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Not Every Journalist Is Chasing the Salacious and the Steamy: Justice Gautam Shirish Patel
September 25, 2015

Excerpts from the judgement of Justice Patel of the Bombay High Court dismissing National Stock Exchange's defamation suit against Sucheta Dalal and Debhashish Basu for their article that NSE's systems could give some high-frequency algorithmic traders the advantage of a few micro-seconds. He also imposed a fine of Rs 50 lakh on the NSE.

(Photo courtesy: Bombay High Court) 

 

"It is fashionable these days to deride every section of the media as mere papparazzi, chasing the salacious and steamy. We forget again. None of the scams and the leaks of the past two decades would have been possible without journalists, editors, newspapers and television news anchors. We have grown accustomed to mocking them. We deride their manner, describing them as loud, brash, obnoxious, abrasive and opinionated. We forget. We forget that but for them the many uncomfortable questions that must be asked of those in authority and those with the sheer muscle power of money would forever go unasked and unanswered. We forget that it is these persons we are so wont to mock who are, truly, the watchdogs of our body politic, the voice of our collective conscience, the sentinels on our ramparts. They may annoy. They may irritate. They certainly distress and cause discomfort. That is not only their job. It is their burden. Watchdogs respond to whistles and whistles need whistleblowers; and between them if they can ask what others have not dared, if they can, if I may be permitted this, boldly go where none have gone before; if they can, as they say, rattle a few cages, then that is all to the good. Neither of our principal stock exchanges are strangers to scandal; no matter what the NSE may think of itself, and even if Dr. Tulzapurkar (advocate for the National Stock Exchange) insists that the past is the past and irrelevant today, public memory is not that short. The scams that beleaguered our exchanges in the past, and those that continue to occupy the time of this Court have at least in part come to light because of persons like Ms.(Sucheta) Dalal and her fellow travellers. If regulatory agencies have been compelled to make changes, and if our own Supreme Court has felt it necessary to step in with drastic orders, it is because every oversight process has either failed or been subverted. The Plaintiffs are in error when they describe Ms. Dalal as some out-of-control lone wolf. The nation may or may not want to know; Ms. Dalal does. So do her readers. And, as it happens, so do I. She is certainly entitled to ask, to question, to doubt and to draw legitimate conclusions.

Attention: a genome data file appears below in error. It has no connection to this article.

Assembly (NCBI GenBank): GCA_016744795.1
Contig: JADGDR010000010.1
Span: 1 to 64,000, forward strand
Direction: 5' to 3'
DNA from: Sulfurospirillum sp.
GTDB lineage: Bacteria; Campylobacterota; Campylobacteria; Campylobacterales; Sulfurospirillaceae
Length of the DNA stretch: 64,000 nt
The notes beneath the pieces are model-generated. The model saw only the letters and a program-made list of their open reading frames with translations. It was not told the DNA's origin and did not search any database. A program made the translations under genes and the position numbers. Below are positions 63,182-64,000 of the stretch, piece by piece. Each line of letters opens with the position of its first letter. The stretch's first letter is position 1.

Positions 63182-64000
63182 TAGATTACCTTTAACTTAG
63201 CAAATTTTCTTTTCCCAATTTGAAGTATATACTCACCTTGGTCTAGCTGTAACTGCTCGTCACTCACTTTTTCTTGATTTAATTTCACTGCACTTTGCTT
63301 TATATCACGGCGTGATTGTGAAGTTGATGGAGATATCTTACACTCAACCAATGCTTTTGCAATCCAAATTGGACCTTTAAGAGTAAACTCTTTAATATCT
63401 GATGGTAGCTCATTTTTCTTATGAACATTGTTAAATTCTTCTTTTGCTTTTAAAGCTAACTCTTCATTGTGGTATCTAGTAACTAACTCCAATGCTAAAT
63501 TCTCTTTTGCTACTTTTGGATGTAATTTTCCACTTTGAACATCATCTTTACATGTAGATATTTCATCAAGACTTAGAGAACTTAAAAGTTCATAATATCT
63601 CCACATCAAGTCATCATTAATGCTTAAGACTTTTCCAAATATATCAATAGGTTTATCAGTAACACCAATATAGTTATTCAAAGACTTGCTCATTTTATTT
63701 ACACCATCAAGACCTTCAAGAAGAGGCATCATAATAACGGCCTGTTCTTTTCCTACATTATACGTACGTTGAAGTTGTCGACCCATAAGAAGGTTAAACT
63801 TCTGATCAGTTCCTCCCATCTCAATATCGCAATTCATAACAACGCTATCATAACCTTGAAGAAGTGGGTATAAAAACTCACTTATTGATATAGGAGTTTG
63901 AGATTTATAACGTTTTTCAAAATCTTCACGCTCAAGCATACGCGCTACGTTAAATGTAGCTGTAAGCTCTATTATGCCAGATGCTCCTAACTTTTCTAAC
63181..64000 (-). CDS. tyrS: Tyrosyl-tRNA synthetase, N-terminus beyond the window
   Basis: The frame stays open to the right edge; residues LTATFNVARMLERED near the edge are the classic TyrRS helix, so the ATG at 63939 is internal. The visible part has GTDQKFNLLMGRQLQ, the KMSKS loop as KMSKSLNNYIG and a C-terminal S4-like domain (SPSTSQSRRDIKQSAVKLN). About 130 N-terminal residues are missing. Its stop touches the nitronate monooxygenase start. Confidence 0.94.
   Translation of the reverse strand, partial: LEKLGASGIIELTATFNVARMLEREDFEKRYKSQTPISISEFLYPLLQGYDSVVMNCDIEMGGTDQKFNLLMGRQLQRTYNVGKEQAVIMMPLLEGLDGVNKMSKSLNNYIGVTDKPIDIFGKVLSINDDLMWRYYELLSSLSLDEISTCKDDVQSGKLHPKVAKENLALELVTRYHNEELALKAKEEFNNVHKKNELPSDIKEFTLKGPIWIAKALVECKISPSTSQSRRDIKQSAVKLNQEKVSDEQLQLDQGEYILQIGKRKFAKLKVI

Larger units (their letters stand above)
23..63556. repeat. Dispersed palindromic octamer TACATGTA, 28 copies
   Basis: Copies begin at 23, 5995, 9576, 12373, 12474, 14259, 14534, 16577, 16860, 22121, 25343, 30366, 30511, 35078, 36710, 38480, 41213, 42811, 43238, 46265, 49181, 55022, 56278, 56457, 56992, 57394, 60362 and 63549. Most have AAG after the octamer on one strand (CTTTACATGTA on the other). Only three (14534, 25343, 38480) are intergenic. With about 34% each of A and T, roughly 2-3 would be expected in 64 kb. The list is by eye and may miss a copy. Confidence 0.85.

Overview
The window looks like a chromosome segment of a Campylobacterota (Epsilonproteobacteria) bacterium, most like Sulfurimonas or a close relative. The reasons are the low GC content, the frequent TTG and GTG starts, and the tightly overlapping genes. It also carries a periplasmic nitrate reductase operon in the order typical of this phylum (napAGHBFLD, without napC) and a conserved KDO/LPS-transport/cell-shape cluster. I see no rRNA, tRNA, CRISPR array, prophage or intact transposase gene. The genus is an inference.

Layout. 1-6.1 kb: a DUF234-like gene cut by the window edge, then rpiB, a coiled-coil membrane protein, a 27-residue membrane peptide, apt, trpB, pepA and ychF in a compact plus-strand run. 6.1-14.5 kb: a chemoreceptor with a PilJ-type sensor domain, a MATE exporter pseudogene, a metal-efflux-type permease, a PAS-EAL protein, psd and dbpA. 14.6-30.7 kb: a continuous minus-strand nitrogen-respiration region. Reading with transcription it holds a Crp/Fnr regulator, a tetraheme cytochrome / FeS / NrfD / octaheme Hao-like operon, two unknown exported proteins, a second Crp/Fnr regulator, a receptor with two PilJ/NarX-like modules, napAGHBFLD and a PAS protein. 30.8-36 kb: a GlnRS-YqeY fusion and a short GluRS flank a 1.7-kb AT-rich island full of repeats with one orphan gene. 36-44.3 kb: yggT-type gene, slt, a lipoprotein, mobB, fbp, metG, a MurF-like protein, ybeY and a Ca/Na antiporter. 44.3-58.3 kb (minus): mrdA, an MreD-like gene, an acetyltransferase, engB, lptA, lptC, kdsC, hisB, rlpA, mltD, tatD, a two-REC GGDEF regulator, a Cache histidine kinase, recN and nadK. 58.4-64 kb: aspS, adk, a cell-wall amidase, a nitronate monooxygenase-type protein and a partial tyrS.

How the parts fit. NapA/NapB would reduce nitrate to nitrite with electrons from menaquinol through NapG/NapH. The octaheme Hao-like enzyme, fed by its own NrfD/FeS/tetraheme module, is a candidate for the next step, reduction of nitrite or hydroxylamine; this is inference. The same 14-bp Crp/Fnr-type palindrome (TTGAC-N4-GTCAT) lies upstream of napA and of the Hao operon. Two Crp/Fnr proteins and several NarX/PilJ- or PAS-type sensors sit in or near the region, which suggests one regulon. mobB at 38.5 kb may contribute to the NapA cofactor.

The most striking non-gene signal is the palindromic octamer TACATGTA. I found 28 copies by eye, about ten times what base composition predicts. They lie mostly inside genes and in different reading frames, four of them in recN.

26. Today, all our institutions face the crisis of dwindling public confidence. Neither the NSE nor the judiciary are exceptions to this. It presents a very real dilemma, for the existence of our institutions is posited on that very public confidence and faith and its continuance. The challenge is, I think, in finding legitimate methods of restoring that public trust, that balance. Hence the cries for transparency and accountability everywhere; and I see no reason why the NSE should be any exception to this. Quelling dissent and doubt by strong-arming seems to me a decidedly odd way of going about restoring that public faith. It is not a move that, from a public institution, readily commends itself. For public bodies and figures, I would suggest that the legal standard is set higher to demonstrated actual malice and a wanton and reckless embracing of falsehood though countered at the first available opportunity. I do not think it is reasonable to propose a legal standard of utter faultlessness in reportage or public comment in relation to such bodies or persons. If there is indeed a factual error, can it be said to have been made in good faith, and in a reasonable belief that it was true? The 'actual malice' standard seems to me to suggest that one or both of these must be shown: intentional falsehood, or a reckless failure to attempt the verification that a reasonable person would. In this case, I do not think that the Plaintiffs (National Stock Exchange) have met that standard, or demonstrated either intentional falsehood or a failure to attempt a verification. The burden of proof in claiming the qualified privilege that attaches to fair comment can safely be said to have been discharged."

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